Campbell, Michael Mussen (1924–84), 4th Baron Glenavy , author and journalist, was born 25 October 1924 in Dublin, second son of Charles Henry Gordon Campbell (qv) (1885–1963) and his wife Beatrice Moss Campbell (qv) (née Elvery). He was educated at St Columba's College, Rathfarnham, Co. Dublin, where – he was proud to recall – he once scored a century at cricket. His experiences at St Columba's are presented in somewhat lurid fashion in his novel Lord dismiss us (1967); although the public school in the novel is located in England, Campbell told friends such as Ulick O'Connor that it was based on St Columba's. After studying at TCD, Campbell was called to the Irish bar in 1947 but he never practised, to the dismay of his businesslike father, who was already disappointed at the career path chosen by his eldest child, Patrick (qv). Instead of pursuing the legal profession, Campbell stayed with his Aunt Haggie (who lived by periodically descending on Switzer's department store and charging large quantities of groceries to the account of her brother, who paid to avoid scandal) and her bohemian friends. Campbell was briefly a schoolmaster at Hampstead, London, then joined the London staff of the Irish Times, where during the late 1950s and early 1960s he wrote the ‘London letter’. Like his brother, he found employment with the Irish Times through his father's influence with its editor, R. M. Smyllie (qv). Thereafter he worked in publishing.
Campbell's first novel, Peter Perry (1956), was inspired by his aunt (the central character's name is Patricia but she is known to friends as ‘Peter’). The book was self-consciously outrageous: as well as spilling various family secrets, it depicted an affair between Peter and a character transparently based on Jimmy O'Dea (qv). It had to be withdrawn because of possible libel actions but was republished in 1970, alongside Nothing doing, a fantasia woven around the earlier novel's suppression and eventual acceptance, featuring various Campbell relatives in even more transparent and unflattering guise. His other books included Oh, Mary, this London (1959) and The princess in England (1964). Strong-minded and flamboyant female eccentrics are a recurrent theme; Campbell appears to have seen Patrick Dennis's humorous novel Auntie Mame (1955) as a model, and to have hoped (unavailingly) to replicate its success.
Across the water (1961) is of some interest as a ‘condition-of-Ireland’ novel and a portrayal of Dublin in 1960, but is two-dimensional in its characterisation. Its plot revolves around a proposal by a nouveau riche property developer of outspoken catholic and republican views to tear down an Anglo-Irish mansion on the outskirts of Dublin and replace it with a housing estate. The Anglo-Irish family are less than resistant to this scheme, as the mansion has become a financial drain; however, it is saved when the developer is involved in scandal over a previously built housing estate, where the properties turn out to be jerry-built. The novel features an ignorant and domineering parish priest (who laments the corrupting influence of British television but hopes that the Irish station about to be launched will prove more wholesome). There are bitter references to the new state's having merely substituted ‘new slums for old’ and developed a thought-suppression apparatus equal to that of Soviet Russia, and to the routine banishment of unmarried pregnant women to London via the Holyhead ferry. (Such women and other semi-lapsed catholic Irish characters feature in his novels of bohemian London.) Campbell's reasons for disaffection with mid-century Ireland apparently extended beyond Anglo-Irish superiority and intellectual liberalism. In Nothing doing the character identified with the author himself is represented as passionately homosexual and laments the suppression of his novel because it is the only sort of child he will ever have. Homosexuality is also a major theme of Lord dismiss us.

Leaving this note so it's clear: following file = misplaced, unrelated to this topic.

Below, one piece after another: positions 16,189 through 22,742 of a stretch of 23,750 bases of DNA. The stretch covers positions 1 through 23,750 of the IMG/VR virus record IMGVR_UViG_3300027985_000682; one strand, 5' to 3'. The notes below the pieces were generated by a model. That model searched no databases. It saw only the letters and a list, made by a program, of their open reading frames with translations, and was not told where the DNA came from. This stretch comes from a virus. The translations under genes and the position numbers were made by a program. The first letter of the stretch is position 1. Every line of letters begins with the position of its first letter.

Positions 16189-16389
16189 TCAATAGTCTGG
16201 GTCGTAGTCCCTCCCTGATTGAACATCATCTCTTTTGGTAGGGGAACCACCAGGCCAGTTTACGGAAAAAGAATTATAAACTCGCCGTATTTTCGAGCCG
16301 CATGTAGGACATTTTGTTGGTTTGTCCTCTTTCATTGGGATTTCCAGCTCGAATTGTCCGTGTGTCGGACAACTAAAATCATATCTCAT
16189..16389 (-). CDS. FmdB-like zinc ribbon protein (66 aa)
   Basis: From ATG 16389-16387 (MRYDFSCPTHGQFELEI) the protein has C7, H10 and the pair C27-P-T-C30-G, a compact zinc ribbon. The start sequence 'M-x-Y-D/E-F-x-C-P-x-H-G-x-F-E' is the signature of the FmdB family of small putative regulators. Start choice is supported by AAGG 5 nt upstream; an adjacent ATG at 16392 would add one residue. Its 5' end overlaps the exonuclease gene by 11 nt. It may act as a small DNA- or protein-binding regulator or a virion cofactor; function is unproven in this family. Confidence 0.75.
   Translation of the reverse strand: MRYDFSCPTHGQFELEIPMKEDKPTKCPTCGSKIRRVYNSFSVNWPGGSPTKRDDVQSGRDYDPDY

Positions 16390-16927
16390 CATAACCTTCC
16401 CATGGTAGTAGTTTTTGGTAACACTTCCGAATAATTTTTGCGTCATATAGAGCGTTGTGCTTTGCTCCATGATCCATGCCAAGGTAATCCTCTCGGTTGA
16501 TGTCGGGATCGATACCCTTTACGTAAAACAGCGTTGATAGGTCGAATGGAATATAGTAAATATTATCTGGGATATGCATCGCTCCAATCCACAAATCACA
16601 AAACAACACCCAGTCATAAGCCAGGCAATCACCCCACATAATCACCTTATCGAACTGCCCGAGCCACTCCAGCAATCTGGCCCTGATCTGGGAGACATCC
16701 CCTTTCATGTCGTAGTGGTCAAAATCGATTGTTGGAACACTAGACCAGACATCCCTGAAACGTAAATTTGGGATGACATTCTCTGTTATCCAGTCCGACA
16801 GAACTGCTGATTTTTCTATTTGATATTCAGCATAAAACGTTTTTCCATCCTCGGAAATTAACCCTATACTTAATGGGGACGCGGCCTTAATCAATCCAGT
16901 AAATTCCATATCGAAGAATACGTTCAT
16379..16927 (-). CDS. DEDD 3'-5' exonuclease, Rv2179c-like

After 1970 Campbell's literary output ceased because of severe alcoholism. Although he overcame this habit in the last years of his life he was unable to resume writing, and supported himself by working in a bookshop near Regent's Park in London owned by his companion, Michael Horden. In 1980 he inherited the family title after Patrick Campbell's death, becoming 4th Baron Glenavy. Campbell died at his home, 39 Kendal Street, Westminster, London, early in June 1984 at the age of fifty-nine. He was unmarried and on his death the Glenavy peerage and its associated baronetcy became extinct.